170. Memorandum From Secretary of Defense Laird to President Nixon1

    • 1972 Safeguard Program

I regret that my commitment to appear before the Senate Armed Services Committee precludes my attending the NSC meeting today on the FY 72 Safeguard program. Dave Packard will represent Defense.

In my view, there is a clear contradiction between the strategic sufficiency criteria of NSDM–16,2 and the SALT guidance of NSDM–74.3

The sufficiency criteria call for area defense of our population against Chinese or other small missile attack. This criteria can only be satisfied by deployment of the full 12-site Safeguard (area defense).

The criteria also require that we give the Soviets no incentive to strike first in a crisis, and therefore require that we assure the survivability of our deterrent forces. The currently authorized 4-site Safeguard system would perform this function. We have another system in development (Hard Site Defense—HSD) which may prove capable of supplementing Safeguard to handle projected qualitative improvements in the Soviet threat, or of replacing Safeguard as a missile defense of Minuteman only.

NSDM–74 specifies our willingness to forego area defense of the country and any defense of our deterrent forces against Soviet missiles, if the Soviets will agree to limit ABM’s to Moscow and Washington and to accept numerical limits on offensive systems.

These are in contradiction because the provisions of NSDM–74 allow improvements in the Soviet missile threat which could by the mid-70’s make Minuteman vulnerable, and because these provisions preclude our area defense without limiting the Chinese or other threats identified in NSDM–16.

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Abandoning area defense may be, on balance, a proper price to pay to achieve a strategically acceptable agreement with the Soviets. I believe, however, that we cannot tolerate a vulnerable Minuteman force. Therefore, I recommend that NSDM–74 be modified to make clear that the agreement described is an initial agreement which must be followed before the mid-70’s by a further agreement which adequately fixes the vulnerability problem (for example, by mutual reductions in offensive forces), or else the U.S. must then proceed to deploy defenses of Minuteman.

The immediate issue to be presented at the NSC meeting is the FY 72 Safeguard program. There are two options:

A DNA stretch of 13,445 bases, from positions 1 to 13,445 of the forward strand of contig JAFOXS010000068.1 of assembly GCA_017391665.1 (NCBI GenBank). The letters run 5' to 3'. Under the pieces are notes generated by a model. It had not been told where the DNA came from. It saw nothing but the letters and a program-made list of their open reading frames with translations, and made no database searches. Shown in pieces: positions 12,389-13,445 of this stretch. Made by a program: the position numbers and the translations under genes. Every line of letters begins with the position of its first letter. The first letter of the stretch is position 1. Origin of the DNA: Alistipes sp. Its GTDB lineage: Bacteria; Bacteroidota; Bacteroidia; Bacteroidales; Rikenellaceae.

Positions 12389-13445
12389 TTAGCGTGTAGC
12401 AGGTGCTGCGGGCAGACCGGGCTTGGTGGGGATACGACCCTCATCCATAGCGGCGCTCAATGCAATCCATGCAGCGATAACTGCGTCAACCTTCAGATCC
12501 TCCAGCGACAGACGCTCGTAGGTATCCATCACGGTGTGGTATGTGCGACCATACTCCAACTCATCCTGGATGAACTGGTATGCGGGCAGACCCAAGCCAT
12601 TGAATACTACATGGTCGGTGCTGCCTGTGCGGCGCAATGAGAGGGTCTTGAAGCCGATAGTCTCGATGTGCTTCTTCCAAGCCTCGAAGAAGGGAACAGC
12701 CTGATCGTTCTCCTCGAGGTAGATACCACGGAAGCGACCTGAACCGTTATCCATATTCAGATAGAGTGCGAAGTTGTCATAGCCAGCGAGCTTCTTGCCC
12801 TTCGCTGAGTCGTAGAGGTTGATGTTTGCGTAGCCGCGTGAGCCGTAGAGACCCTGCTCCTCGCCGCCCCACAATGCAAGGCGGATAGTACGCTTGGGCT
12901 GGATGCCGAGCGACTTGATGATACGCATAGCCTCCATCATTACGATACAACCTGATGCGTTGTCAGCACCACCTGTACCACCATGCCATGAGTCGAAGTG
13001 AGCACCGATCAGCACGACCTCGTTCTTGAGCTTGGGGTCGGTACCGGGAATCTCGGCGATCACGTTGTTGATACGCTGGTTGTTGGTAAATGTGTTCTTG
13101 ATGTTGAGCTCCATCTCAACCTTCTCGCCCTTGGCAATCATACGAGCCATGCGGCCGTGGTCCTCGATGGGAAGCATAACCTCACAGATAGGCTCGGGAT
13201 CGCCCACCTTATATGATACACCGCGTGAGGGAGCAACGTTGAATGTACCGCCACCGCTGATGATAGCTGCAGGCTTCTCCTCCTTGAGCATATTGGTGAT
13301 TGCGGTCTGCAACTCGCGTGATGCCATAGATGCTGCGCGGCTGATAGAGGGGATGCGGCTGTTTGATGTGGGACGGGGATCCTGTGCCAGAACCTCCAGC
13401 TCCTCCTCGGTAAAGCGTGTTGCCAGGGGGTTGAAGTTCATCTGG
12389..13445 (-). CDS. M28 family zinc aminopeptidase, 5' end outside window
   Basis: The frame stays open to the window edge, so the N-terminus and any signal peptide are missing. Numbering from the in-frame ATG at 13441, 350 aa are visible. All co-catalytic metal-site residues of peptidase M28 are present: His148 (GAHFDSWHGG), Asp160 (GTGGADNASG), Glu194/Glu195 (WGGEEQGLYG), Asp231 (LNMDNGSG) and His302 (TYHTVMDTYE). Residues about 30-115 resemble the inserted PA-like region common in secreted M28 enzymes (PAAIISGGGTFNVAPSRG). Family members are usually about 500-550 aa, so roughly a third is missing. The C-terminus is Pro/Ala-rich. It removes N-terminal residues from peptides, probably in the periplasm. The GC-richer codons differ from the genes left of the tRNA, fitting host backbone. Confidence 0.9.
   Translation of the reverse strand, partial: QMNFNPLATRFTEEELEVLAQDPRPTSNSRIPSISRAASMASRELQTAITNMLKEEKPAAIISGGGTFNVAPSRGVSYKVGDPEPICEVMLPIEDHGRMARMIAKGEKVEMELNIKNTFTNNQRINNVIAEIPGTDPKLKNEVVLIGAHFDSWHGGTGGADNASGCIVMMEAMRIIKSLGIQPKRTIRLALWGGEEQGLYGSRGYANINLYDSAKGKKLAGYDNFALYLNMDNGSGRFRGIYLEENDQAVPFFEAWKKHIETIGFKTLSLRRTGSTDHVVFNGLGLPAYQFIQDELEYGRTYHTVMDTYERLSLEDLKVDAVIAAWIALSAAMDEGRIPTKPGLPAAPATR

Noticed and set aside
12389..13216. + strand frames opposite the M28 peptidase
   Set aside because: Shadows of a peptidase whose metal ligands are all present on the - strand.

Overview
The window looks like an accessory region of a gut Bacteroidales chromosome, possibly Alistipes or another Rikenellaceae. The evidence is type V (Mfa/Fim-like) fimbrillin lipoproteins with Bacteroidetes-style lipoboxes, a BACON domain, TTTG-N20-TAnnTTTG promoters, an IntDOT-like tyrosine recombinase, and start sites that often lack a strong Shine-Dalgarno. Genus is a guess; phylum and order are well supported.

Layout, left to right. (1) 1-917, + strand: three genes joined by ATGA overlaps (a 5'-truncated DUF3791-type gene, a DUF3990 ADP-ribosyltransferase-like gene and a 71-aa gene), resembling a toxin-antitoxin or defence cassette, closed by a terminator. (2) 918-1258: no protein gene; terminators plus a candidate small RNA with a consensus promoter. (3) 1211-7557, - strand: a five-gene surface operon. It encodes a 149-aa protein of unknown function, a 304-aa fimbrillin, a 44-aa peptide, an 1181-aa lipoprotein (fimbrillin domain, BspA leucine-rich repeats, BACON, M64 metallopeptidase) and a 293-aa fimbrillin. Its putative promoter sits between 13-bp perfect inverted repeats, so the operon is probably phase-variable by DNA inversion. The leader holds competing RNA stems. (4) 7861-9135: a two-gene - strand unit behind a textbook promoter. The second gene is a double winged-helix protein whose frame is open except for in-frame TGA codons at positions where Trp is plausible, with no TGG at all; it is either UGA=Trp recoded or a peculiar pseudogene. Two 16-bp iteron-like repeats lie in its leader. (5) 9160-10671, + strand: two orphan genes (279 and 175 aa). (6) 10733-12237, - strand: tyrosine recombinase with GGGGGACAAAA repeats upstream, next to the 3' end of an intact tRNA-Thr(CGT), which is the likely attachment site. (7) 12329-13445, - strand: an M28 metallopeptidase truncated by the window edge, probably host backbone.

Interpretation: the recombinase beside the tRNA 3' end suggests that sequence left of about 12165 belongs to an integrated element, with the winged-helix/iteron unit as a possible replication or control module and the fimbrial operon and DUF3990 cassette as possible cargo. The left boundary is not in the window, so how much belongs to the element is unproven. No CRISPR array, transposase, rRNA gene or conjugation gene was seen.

1. Continue with the 4-site program already authorized at our Minuteman fields, and add advanced preparations for a site near Washington, D.C.

2. Slow the program to deployment at only 2 Minuteman sites and add “design study” of the Washington, D.C. site.

I support the first option for the following reasons:

  • • The NSDM–16 criteria must be satisfied unless we have an arms control agreement. We need to proceed at least this fast to keep up with projected threat improvements.
  • • With a strategically acceptable agreement, we may still need 4-site Safeguard on this schedule for defense of our deterrent.
  • • We need to determine Congressional willingness to support defense of Washington, D.C. before proceeding further towards a commitment to it in SALT.
  • • This is not the time, before the next round of SALT in Vienna in March, to back down from the Safeguard program already authorized by Congress.

Either option includes advanced development of the Hard Site Defense system in FY 72 as a hedge against possible threat developments, but not a commitment to deploy the system.

There is no significant difference in FY 72 outlays between these two options.

Mel Laird
  1. Source: Ford Library, Laird Papers, Box 27, Safeguard. Top Secret; Sensitive. Haig forwarded the memorandum to Kissinger under a covering memorandum dated January 27. (National Archives, Nixon Presidential Materials, NSC Files, NSC Institutional Files (H-Files), Box H–30, NSC Meeting—Safeguard 1/27/71)
  2. Document 39.
  3. See footnote 15, Document 168.